The openMovements series invites leading social scientists to share their research results and perspectives on contemporary social struggles.
Mural in Bristol.
Grassroots activism is widely considered a vital element in society’s shift to becoming more just and ecologically balanced. However, it is clear that in some places, movements are more active than in others. What is it about certain places/cities that makes them more conducive to the emergence and sustainability of environmental activism?
To address this question, our research at Keele University for the Centre for the Understanding of Sustainable Prosperity (CUSP) project compared two British cities: Manchester and Bristol. Both have a long tradition of environmental activism and still provide fertile grounds for the development of grassroots solutions to environmental crises, such as projects around food and energy.
But while Manchester has in recent years seen a sharp decline in resistance-oriented environmental activism (protest, civil disobedience, direct action), Bristol has, despite some decline, maintained a more vibrant resistance scene. To understand why activism can develop so differently in two cities with comparable histories and challenges, we spoke to 43 activists in both cities.
One of them was Yaz Brien, an experienced Bristol-based activist who, since 2006, has seen activism develop in Bristol through her involvement in groups like No Borders, Rising Tide, Camp for Climate Action, Bristol Queercaf, and the Kebele social centre (now BASE).
In late 2017 and early 2018, I travelled to Bristol several times to get a feeling of its famous alternative scene and to interview environmental activists. Unfortunately, I never managed to meet up with Yaz, so we arranged an interview through Skype. I began by explaining that, in order to make sense of the seeming disappearance of environmental resistance in Manchester, we wanted to know about environmental activism in Bristol.
Her insightful account of events clearly depicts some of the differences between Bristol and Manchester that we found to be most decisive. Moreover, her account revealed not only the societal pressures that currently make (environmental) activism in the UK that much harder, but also the coping mechanisms and urban qualities most decisive in allowing the Bristolian social movement scene to keep going.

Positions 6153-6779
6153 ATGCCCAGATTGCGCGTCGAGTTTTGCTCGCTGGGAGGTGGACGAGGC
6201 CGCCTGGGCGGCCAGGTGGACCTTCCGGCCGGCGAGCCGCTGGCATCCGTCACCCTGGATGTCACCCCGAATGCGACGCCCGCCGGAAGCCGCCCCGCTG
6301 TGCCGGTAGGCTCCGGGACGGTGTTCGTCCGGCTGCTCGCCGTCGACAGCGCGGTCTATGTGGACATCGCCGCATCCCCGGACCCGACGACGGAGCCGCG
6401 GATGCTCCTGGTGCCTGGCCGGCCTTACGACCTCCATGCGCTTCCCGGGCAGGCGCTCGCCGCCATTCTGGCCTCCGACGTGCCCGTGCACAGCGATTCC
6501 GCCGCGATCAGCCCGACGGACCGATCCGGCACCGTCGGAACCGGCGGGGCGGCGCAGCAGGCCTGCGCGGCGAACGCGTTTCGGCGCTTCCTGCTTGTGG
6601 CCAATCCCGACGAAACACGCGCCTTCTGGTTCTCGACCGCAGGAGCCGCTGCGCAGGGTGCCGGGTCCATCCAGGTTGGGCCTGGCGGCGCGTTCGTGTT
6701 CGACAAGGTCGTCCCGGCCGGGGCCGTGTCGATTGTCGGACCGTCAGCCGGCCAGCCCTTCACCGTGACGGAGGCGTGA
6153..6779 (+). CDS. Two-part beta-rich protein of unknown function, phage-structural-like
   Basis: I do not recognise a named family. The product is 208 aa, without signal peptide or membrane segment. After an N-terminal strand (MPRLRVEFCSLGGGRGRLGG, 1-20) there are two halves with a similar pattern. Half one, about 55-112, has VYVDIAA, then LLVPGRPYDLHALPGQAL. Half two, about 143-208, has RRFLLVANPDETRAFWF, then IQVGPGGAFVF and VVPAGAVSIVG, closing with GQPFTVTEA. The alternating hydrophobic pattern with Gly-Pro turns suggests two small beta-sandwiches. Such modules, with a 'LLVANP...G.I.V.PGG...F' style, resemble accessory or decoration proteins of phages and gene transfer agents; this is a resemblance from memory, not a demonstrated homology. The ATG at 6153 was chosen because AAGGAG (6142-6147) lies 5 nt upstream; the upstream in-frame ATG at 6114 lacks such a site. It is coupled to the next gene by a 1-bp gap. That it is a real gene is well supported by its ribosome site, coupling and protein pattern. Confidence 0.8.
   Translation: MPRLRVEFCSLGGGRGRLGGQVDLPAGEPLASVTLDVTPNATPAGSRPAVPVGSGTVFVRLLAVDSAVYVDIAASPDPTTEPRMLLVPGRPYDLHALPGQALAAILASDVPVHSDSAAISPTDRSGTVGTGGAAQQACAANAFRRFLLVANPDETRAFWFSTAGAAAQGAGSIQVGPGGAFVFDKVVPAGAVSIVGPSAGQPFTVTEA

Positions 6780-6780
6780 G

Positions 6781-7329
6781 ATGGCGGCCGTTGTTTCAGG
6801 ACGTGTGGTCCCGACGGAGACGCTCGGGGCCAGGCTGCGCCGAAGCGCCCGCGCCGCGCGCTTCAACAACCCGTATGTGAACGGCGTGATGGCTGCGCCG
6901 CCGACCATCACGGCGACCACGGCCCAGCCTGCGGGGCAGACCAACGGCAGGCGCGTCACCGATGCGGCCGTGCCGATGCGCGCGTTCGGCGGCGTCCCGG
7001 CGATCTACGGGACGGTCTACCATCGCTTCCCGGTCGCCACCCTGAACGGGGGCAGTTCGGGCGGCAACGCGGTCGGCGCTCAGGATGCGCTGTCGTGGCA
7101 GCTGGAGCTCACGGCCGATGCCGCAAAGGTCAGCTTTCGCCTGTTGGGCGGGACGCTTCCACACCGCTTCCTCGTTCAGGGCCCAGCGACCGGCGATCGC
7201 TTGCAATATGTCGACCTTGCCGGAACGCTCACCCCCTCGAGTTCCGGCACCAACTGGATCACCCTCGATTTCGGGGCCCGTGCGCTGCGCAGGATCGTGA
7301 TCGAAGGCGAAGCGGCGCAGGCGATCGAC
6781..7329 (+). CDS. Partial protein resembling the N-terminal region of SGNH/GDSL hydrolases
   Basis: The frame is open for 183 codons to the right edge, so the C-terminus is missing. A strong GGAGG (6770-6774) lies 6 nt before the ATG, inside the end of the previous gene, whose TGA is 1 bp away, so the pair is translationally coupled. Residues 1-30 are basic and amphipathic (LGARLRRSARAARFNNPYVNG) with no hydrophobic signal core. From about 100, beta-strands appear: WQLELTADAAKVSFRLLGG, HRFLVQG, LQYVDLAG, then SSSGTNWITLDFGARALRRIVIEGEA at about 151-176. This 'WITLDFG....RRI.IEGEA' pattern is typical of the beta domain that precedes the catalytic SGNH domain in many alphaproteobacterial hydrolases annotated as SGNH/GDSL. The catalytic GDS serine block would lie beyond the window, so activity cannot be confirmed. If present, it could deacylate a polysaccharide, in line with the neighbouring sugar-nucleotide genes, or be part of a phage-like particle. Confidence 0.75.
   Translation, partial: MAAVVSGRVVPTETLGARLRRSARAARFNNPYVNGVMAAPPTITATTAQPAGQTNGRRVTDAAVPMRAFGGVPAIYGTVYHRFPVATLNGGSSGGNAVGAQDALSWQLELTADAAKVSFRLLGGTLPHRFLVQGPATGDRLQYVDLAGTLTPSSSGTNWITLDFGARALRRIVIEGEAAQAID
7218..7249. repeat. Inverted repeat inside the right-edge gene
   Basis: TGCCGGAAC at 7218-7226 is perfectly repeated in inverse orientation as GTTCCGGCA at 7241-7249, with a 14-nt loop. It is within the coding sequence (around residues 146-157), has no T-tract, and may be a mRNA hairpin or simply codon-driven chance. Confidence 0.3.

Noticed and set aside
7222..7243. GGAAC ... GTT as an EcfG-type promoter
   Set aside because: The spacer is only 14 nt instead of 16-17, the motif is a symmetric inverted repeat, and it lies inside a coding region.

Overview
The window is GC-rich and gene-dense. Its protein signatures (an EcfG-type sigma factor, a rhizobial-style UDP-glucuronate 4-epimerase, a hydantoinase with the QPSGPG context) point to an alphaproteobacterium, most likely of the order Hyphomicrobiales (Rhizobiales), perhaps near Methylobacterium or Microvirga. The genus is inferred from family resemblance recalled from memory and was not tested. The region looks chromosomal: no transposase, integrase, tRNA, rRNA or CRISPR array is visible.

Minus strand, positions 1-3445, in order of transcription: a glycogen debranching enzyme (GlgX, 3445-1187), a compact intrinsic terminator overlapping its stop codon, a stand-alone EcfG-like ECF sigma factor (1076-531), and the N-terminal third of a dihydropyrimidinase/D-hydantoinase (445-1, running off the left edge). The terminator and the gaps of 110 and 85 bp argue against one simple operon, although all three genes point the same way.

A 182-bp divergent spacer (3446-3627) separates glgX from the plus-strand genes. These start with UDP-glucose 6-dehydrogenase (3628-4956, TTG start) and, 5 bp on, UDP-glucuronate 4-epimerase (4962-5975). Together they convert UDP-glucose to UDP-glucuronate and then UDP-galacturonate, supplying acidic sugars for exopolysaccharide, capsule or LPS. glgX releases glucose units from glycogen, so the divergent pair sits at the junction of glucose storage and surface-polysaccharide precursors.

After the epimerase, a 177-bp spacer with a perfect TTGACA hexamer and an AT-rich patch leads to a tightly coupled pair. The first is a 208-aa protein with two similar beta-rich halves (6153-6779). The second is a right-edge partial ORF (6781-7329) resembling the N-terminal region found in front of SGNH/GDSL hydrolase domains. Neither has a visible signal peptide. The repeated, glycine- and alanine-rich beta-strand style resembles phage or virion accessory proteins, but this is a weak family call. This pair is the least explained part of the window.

Joost de Moore (JM): According to many activists we have spoken to, Bristol has remained an important hub for environmental resistance in the UK. Why do you think that is?
Yaz Brien (YB): I sometimes think that Bristol’s reputation of “if anywhere is having it, then Bristol is having it” is bigger than the reality. Some of what you’ve described about Manchester we’ve seen happen here in this city as well.
My relationship to being almost daily in struggle shifted a few years ago and I think that was around the same time that a lot of things shifted for people here in Bristol. There’s a direct connection and correlation with the state repression that was happening here in the city, and a lot of us were quite directly affected by that.
I haven’t gone into food growing or the land-based movements but a lot of my peers have. The fact that I haven’t is partly located in my identity as a working-class person, a person of colour, queer. That white hippie end of things was never really my interest. My interest was in relating to those bigger, wider structural issues around climate justice, talking about environmental racism for example, not simply talking about how can we do our energy better.
These days, I guess I’ve reached an age where you’re an elder, a kind of Anarchist Yellow Pages – a connector of younger folk with older folk. A lot of young newcomers or activists get in touch wanting advice or to bounce ideas.
JM: So, on the one hand, there is a decline in radical action in Bristol just like in Manchester, but on the other hand, there are still exceptions?
YB: Yeah. For instance, Rising Tide has stayed consistently in the city for many years, continuing to do direct action. They still go and shut shit down like pretty regularly and are really involved in a lot of anti-coal, anti-fracking stuff, walking that line between very accessible movement building and “we will shut down the means of this production.”
And it’s really nice that some of those people are also involved in local community projects and food and land projects, but have very much maintained the idea that we have to shut stuff down and talk about what the alternatives are.
I sometimes think talking about the alternatives is about how you then deal with the media and how you do mass mobilisation. Normal people need to know that we’re looking at the future and not just saying that what we’ve got right now is bad. We’re building towards something, to inspire people into action. But that’s also why environmental activism can end up becoming quite liberal because people with more liberal ideas become inspired, and then just go down the route of ‘Well, maybe nuclear isn’t so bad after all, you know?’ We’ve seen climate camps where there have been debates with people saying, “Well maybe nuclear is better than coal”. That position doesn’t have a decolonisation angle. People don’t ask, “Where’s the extraction happening that enables us to have uranium?”